On Thursday, July 21, 2022, Senegal’s Sadio Mane was crowned the 2021 African Footballer of the Year at a ceremony in Rabat, Morocco.
This was his second, having won it the first time in 2019. In writing again about football, I am guided by Shakespeare’s words “Discretion is the better part of valour.” Why?
In my September 2021 article “The Miracle of El Wak-1977,” I described how from a 2-5 deficit in Lusaka, Zambia, at the African Club Championship, Accra Hearts of Oak won a sensational second-leg 3-0 victory over Mufilira Wanderers of Zambia at the El Wak Stadium.
Hearts had an attacking machine nicknamed the “Fearsome Five” comprising Mohammed Polo, Peter Lamptey, Anas Seidu, Robert Hammond and Mama Acquah.
Inadvertently, I included midfielder Adolf Armah, and not Mama Acquah.
This mistake was sacrilegious to a “writer” who did not only lambast me, but also took my editors to the cleaners for allowing me to commit such a crime.
Thereafter, I resolved to be very careful about writing about football so as not to inflame passions.
Until Sadio Mane came into the limelight in 2012, his village Bambali with a population of 2000, was virtually unknown on Senegal’s map.
Coming from the depths of poverty, the now famous international football star donated 250,000 pounds sterling ($305,000) in 2019 for the building of a secondary school in his hometown Bambali.
In 2021, he built a hospital costing about 640, 000 pounds sterling ($780,000) for Bambali. So, for a player earning about $10.2 million/annum, his fans found it difficult understanding why Sadio was using a mobile phone with a cracked screen in 2020.
When questioned about it, his answer has been described as “legendary!”
Sadio’s answer on his cracked phone was: “Why would I want 10 Ferraris, twenty diamond watches and two jet planes? What would that do for the world? I starved, I worked in the fields, I played barefooted and did not go to school.
Now I can help people.” “I prefer to build schools and give poor people food or clothing. I have built schools and stadium. We provide clothes, shoes and food for people in extreme poverty.
I give 70 euros/ month to all people from a very poor Senegalese region (my village), in order to contribute to their family economy.”
“I do not need to display luxury cars, luxury homes, trips and even planes. I prefer that my people receive a little of what life has given me.”
Sadio’s simple, humane/ humanitarian lifestyle amplifi es Mahatma Ghandhi saying that “there is enough for everybody’s need, but not enough for everybody’s greed.”
There are Ghanaians who can build schools and hospitals in their villages like Sadio Mane. However, they would rather ostentatiously flaunt their wealth about, than help develop their villages as Sadio has done for his hometown Bambali.
As you show-off your wealth, remember the good Book’s description of such ostentation as, “all vanity!” Man’s life is threescore-and-ten, and by reason of strength could be fourscore, but full of travails.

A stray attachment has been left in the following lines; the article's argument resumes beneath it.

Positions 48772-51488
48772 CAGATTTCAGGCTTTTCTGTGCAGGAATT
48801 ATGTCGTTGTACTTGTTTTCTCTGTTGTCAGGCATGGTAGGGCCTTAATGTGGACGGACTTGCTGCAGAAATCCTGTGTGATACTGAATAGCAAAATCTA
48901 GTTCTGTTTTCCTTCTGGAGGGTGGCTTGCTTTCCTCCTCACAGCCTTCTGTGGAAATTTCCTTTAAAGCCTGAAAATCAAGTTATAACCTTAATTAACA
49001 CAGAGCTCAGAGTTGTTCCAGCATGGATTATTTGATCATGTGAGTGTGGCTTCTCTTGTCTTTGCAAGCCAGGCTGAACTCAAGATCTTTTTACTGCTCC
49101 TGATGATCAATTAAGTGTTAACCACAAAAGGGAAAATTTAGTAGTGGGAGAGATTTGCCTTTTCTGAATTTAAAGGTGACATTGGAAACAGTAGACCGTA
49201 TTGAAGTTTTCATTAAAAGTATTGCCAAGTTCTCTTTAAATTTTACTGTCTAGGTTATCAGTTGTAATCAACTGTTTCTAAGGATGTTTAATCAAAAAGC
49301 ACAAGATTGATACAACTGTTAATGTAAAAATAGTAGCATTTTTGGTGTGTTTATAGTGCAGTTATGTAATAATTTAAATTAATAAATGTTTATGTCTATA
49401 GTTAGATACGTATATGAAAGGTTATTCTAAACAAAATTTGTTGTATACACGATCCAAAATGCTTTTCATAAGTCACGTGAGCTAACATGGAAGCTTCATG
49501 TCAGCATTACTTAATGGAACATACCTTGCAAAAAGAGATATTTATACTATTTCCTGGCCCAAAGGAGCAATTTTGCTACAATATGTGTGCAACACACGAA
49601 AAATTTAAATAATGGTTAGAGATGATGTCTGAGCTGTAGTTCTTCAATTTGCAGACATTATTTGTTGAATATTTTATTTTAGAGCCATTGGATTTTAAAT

At the foot of his grave at the Arlington National Cemetery, President Kennedy’s famous words are inscribed as; “My dear American, ask not what your country can do for you. Ask what you can do for your country!” I commend this to Ghanaian leaders! “
Ask not what Ghana can do for you. Ask what you can do for Ghana.” Remember, Ghana’s average life expectancy is sixty-four years.
So, why all the grabbing as if life is forever? At age 30, Sadio Mane has used his football talent to lift many Senegalese out of poverty. His legacy is forever!
Unlike some who were born with silver spoons in their mouths, Sadio, without any education, struggled his way out of poverty to be the philanthropist that he is today, because he understands poverty, having experienced it.
A lecturer teaching his students about the economy and development sought permission to take them on a field-trip to a deprived community to give them a glimpse of practical poverty. He was denied permission by the authorities.
His lamentation was, how do such students from rich homes, who will go on to acquire higher degrees, understand poverty when they, not having experienced poverty in their lives, become policymakers in future?
Sadio’s humility in his “legendary” answer is commended to Ghanaians both in the sports fraternity and non-sports world who can give back to society what society has given them by the accident of birth. Bambali gave Sadio nothing, but Sadio has given Bambali his all.
In the words of President Kennedy, “If a free society cannot help the many who are poor, it cannot save the few who are rich!” God bless Sadio Mane and unsung like-minded Ghanaian philanthropic heroes/heroines. Your actions are divinely blessed!
Leadership, lead! Fellow Ghanaians, WAKE UP!